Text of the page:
It’s time for my next instalment of Lessons From the Classroom, and it’s a beefy one. If you’ve been following my blog for a while, you’ll know that maths was never my strong point. Today, I’m delving into all of those repressed memories of that little wonky-toothed bespectacled child who never quite understood anything beyond basic adding and subtraction. It’s quite the emotional rollercoaster, but I hope you find it entertaining at the very least!
The Early Years
It’s safe to say I hated maths from an early age. While I was annoyingly good at reading and writing, I majorly fucked up in the maths department. I could do basic adding and subtraction, but anything more than that my little brain would fry. In primary school, I would more often than not get severe butterflies before we started a maths lesson, and I remember multiple occasions where I’d cry because the idea of maths was genuinely giving me a tummy ache (yes, I was one of those kids). I remember particularly in Year 2 (for those who didn’t grow up in the UK, this is around the age of 6 to 7), we were given these workbooks, and each of them had animals on the cover. Each animal represented a different difficulty level – there’d be a ladybird, a fish, a kingfisher (wtf) and a load of others that I can’t really remember. What I do remember though, is that the kingfisher was the one to aim for, and the ladybird was a lower level. I know that because I was stuck on it for what felt like forever. I distinctly remember spending what felt like weeks on just one page because I didn’t know the answer to a particular question (in reality I think it was more like a few days, but you know how time goes ridiculously slowly when you’re a child). Every other kid on my table was moving onto the kingfisher book, while I remained on that bloody ladybird one.
Eventually, one of the other kids gave me the answer, and I was shitting myself as I took my book up to the teacher, where she marked it and moved me onto the kingfisher book. One thing that I look back on is why the fuck didn’t Mrs T (she was a full on bitch to be honest and made me cry on multiple occasions), check how I was doing? Surely, if a kid is stuck on the last page of a workbook for days, the decent thing would be to just pop over? I guess it’s my own fault to be honest, had I just put my hand up and asked for help she probably would have. However, she was, as I said, a mega bitch – to the point where on one occasion she threw my work at me because she thought I was copying someone else’s.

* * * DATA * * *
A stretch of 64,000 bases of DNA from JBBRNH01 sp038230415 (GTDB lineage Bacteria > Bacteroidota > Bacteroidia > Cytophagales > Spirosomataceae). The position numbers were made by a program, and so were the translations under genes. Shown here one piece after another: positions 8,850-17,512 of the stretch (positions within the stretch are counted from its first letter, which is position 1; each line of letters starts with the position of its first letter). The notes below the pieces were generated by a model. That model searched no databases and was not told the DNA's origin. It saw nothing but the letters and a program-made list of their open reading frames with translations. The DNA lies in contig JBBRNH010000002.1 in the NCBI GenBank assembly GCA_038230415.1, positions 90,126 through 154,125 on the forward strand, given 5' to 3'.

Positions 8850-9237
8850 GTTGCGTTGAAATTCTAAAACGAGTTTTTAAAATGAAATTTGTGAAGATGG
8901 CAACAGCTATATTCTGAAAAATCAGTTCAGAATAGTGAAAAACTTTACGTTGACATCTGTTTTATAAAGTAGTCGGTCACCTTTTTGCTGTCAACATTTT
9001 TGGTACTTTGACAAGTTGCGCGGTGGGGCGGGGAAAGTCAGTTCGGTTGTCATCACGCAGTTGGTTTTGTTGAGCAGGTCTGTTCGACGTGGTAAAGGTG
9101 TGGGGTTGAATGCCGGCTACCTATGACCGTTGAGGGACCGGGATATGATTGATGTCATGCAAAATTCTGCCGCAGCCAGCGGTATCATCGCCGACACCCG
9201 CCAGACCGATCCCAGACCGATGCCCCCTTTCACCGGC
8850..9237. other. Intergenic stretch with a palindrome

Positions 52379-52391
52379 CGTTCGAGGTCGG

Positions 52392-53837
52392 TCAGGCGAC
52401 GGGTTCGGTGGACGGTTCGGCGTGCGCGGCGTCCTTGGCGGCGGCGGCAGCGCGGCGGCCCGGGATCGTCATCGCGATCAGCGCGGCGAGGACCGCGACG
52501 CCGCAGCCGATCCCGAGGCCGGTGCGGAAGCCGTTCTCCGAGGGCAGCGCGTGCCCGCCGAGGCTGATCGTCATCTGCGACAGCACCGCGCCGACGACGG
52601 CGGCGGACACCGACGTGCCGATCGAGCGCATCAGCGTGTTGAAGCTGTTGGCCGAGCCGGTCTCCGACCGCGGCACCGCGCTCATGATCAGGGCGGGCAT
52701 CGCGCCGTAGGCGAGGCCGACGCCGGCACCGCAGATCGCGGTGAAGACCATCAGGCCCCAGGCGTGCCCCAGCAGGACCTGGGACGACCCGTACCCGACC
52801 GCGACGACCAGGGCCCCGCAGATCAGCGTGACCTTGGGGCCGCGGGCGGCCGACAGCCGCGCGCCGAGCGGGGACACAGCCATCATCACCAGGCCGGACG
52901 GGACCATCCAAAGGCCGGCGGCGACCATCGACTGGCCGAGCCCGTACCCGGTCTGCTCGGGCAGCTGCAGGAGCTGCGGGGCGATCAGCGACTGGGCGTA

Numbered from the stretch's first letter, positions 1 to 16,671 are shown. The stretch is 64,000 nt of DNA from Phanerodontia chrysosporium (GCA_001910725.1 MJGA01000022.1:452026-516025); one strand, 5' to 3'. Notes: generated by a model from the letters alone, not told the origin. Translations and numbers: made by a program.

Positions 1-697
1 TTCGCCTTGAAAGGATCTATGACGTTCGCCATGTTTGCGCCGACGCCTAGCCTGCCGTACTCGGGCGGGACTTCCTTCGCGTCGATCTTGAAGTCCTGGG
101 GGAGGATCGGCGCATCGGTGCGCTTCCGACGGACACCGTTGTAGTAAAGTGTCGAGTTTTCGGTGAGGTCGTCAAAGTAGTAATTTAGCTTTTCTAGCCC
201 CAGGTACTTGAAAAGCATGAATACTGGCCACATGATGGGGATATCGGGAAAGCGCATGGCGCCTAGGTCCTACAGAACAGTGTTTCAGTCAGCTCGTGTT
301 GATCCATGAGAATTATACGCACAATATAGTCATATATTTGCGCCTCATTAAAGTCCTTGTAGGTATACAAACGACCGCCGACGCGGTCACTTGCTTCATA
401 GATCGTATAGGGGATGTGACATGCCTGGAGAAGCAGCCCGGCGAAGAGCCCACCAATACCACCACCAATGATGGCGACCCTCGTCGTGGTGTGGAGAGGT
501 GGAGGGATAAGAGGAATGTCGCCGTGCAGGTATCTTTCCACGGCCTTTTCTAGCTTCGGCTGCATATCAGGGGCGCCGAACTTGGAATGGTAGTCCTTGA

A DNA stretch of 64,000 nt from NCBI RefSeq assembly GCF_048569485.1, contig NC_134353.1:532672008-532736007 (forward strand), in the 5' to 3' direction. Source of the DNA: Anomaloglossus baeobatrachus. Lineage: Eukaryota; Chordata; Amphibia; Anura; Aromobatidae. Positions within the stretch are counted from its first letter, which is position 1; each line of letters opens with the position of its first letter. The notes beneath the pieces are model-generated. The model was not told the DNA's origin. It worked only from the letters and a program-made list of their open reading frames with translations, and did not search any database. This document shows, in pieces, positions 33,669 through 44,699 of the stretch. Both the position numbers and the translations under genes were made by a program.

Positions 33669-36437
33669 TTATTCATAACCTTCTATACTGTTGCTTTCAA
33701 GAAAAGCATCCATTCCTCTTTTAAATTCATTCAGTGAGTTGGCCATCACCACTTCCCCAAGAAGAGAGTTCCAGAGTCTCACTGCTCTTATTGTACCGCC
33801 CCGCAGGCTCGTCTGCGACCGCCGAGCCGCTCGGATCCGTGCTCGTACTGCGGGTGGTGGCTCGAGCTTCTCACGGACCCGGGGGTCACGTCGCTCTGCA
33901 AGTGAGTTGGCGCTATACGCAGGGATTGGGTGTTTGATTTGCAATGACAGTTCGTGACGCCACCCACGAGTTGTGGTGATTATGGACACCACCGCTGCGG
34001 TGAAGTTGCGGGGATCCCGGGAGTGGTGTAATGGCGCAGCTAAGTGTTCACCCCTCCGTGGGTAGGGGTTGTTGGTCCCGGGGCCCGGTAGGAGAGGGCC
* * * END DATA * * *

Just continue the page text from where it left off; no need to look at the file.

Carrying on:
Side note – I wasn’t. I was one of those kids that was shit scared of being told off for anything – hence why I never asked for help on that bastard ladybird book. I was scared Mrs T would shout at me for not understanding how numbers work. Basically, I remember the throwing incident well – there was another girl called Amy in my class, and she was the one who was allegedly copying. Some tattle-tale little shit told Mrs T that “Amy was copying” another kid’s work. At this point I was in the line eagerly clutching my exercise book to get it marked, and Mrs T immediately jumped to the conclusion I was the one copying and threw the book at me, refusing to mark it. Of course, me being the little wet blanket I was, instead of telling her it wasn’t me, I sheepishly picked up my book and took it back to the table. Then I had a little toilet cry at lunchtime. Ah, mastering the toilet cry from an early age.
As we went into Key Stage 2, maths sets became a thing. Of course, I was in the lower one, but actually, it wasn’t too bad. While I wasn’t with my friends, the maths was at a level I could actually understand – it didn’t magically excel in it, but I didn’t get the stomach aches as badly as I used to. So that was something. I still never quite got to the point of asking for help when I was stuck, I just had to cross my fingers and hope that a teacher would notice – which, most of the time, they did in the end. Thankfully. Luckily the teachers I had in the later years of primary school were much more patient and a lot kinder than what Mrs T was – I dread to think what would have happened if she was still my teacher.
The Secondary School Years
In secondary school, maths sets were a lot more complicated – there were six of the buggers across the year group. I started off in the third set – so middle ground – and this wasn’t too bad, although we had three teachers, two out of whom were awful. Great start. Thankfully, the one teacher we had that actually knew what she was doing (Mrs P), was actually really lovely and explained stuff in a way I could actually understand, to the point where I was actually moved up to the second set for Year 8.
Year 8 was the year that I suddenly started to get a grasp on maths, and that was all thanks to Ms A. The other kids in my group didn’t really like her, because she had quite a short fuse, but for a goodie-two shoes like me, I wasn’t bothered. She was so good at explaining stuff, to the point where I could understand algebra, multiplying fractions, and all of that other useless crap I’ve never actually applied to my day to day life.